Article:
Engraving of Myddle Castle by J. Stewart, from an original drawing by D. Parkes of Shrewsbury. Published in "The Beauties of England and Wales" in 1913.
Myddle Castle (Map grid reference SJ46902357) was built around 1307 as a home for Lord Lestrange of Knockin. All that remains today is a stair turret at the north east corner where parts of former window and door frames can be seen. The rectangular outline of the castle is still visible on the ground, and part of the moat remains.
The castle is sited on land owned by Castle Farm, but can be seen from the main road through Myddle, and from public footpaths around the farm, though there is no direct access to the Castle itself.
Further information about Myddle Castle can be found in The Gatehouse a gazeteer of medieval castles in England and Wales.
Excavations at Myddle Castle 1966
Myddle was originally part of the estate of the L’Estrange family who were Lords of Knockin. In order to strengthen the Lordship a licence was obtained from Edward III to ‘embattle’ the Manor House of Myddle. This term could mean anything from building a strong tower, and curtain wall, as at Stokesay to the wholesale rebuilding of the original into a regular castle which is what appears to have happened at Myddle. According to various accounts the castle was two stories high and four square enclosing a square courtyard.
The castle passed from the L’Estranges to the Derby’s who placed castellans or caretakers in while they lived elsewhere. The last of these, Humphrey Kynaston allowed his personal debts to mount to so high a level that he had to flee the area and the castle was abandoned and began to deteriorate. Legend says this process was hastened by an ‘earthquake’ in 1688.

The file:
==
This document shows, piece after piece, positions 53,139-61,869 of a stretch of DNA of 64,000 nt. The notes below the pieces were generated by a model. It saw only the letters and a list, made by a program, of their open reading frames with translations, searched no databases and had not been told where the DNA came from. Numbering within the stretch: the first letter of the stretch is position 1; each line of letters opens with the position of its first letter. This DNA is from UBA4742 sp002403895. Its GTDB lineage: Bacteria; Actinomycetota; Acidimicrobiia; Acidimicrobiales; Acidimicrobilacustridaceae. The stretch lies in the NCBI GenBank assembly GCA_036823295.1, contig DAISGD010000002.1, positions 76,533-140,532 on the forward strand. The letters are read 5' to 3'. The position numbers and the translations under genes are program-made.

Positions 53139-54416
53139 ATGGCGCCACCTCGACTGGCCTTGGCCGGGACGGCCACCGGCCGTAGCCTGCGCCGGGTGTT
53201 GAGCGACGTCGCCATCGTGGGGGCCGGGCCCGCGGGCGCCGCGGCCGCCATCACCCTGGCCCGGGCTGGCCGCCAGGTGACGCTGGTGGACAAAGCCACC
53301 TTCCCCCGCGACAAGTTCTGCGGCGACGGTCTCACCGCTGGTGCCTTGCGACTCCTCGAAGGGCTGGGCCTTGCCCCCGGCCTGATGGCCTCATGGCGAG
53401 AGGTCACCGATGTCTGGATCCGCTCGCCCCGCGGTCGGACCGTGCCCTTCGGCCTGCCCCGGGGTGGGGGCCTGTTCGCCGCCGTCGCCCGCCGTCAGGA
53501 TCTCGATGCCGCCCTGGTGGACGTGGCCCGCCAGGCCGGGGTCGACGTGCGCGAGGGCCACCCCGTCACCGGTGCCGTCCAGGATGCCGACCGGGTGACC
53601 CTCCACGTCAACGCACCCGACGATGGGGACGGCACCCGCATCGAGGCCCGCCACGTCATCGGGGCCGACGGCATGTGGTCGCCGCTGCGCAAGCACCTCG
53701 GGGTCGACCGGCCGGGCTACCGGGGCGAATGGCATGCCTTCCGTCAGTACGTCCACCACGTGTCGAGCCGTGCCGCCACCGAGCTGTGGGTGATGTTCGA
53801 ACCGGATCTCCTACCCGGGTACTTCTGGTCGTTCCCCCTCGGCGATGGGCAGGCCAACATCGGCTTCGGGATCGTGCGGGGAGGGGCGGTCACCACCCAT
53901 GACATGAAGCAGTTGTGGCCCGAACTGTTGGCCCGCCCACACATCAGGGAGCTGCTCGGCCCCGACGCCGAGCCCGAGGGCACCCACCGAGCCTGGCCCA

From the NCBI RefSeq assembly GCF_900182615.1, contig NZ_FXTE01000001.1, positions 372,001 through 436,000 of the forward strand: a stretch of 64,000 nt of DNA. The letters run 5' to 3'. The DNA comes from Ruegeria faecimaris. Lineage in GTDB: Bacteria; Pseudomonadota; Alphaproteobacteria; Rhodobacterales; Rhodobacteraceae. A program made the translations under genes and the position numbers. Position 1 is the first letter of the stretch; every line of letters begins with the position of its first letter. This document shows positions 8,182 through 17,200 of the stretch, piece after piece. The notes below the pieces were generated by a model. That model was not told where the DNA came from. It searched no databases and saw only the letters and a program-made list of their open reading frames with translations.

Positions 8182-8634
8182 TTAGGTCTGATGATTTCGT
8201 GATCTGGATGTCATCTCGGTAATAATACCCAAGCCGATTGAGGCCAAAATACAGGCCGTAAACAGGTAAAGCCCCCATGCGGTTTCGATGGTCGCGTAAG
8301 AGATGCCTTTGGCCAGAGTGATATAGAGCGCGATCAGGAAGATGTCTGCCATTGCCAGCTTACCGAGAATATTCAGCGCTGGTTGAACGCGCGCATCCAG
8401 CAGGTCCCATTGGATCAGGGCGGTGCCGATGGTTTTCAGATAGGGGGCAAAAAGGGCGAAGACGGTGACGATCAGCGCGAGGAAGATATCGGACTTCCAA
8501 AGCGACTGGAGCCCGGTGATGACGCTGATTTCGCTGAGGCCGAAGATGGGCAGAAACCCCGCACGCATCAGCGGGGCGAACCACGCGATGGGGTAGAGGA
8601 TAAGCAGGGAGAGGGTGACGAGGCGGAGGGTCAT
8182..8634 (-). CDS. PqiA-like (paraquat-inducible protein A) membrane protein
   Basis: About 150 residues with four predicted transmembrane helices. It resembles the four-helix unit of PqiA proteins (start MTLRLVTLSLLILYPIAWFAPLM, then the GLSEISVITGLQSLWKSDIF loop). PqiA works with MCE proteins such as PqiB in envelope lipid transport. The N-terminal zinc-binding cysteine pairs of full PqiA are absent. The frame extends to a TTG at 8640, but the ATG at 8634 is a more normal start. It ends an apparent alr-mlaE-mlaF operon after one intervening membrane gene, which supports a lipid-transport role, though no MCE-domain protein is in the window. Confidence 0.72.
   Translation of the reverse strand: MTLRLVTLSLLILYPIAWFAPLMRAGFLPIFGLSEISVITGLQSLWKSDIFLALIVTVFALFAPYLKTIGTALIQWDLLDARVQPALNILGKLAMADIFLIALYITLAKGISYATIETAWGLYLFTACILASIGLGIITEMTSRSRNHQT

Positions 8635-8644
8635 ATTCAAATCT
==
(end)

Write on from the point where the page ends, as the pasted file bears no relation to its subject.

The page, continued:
At present all that remains above ground is a single round tower inside the castle, presumably at the North West corner of the inside courtyard. Measurements and digging would tend to question the four squaredness of the original castle. Although time has not allowed an absolutely decisive study, the present investigations would suggest that an L- shaped structure with the open parts enclosed by a wall, rather than living quarters.
The remains of windows in the remaining tower show that these living quarters existed on the north and the west side of the castle, and a section by the south wall has brought to light a cement floor, a fireplace and the continuation of the inside wall from the tower.
A second section on the west wall has unearthed a square buttress of tower foundation and other investigations have shown the thickness of the outer walls.
Conclusions so far would be that the west wall of the castle was 6ft 6ins thick, the north wall 5ft 10ins. 22ft 7ins from the north west corner on the west wall are the foundations of either a buttress or a square tower 8 ft wide and 4ft 7inches deep from the wall. The floor of the rooms on the west side was made of a mixture of clay and sandstone laid upon small irregular stone slabs and covered with about half an inch of cement. In the corner made by the south wall and the inside N/S wall from the tower are the remains of a fireplace. Above this floor was a layer of kitchen rubbish made up mainly of mussel and oyster shells and small bones. Above this was a dump of lime mortar, which we assumed to have been left by those who repaired the tower in 1849, or from some later building programme. Pottery from the rubbish would suggest the eighteenth century which puts it into a period long after the castle fell into ruins.
Several pieces of medieval pottery have been uncovered but they are all of a fragmentary nature. A full report will be sent to the County Architect and the pottery will probably end up in the Shrewsbury museum.
By Senior Pupils at Ellesmere Secondary Modern School under the supervision of Mr J Connell, History master at the School